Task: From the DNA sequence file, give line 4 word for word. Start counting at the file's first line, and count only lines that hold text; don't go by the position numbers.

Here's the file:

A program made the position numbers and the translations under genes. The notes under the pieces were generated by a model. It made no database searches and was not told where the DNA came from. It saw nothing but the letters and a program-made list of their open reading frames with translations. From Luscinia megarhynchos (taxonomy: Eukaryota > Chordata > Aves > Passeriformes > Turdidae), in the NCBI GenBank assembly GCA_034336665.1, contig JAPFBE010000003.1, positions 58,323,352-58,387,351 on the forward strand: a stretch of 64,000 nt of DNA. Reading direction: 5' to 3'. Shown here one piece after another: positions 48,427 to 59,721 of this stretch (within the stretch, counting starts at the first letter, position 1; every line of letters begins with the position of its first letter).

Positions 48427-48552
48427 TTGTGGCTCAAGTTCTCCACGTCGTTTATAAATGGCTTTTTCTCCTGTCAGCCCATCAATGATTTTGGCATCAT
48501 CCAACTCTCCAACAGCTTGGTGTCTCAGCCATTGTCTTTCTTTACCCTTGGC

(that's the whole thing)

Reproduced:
48501 CCAACTCTCCAACAGCTTGGTGTCTCAGCCATTGTCTTTCTTTACCCTTGGC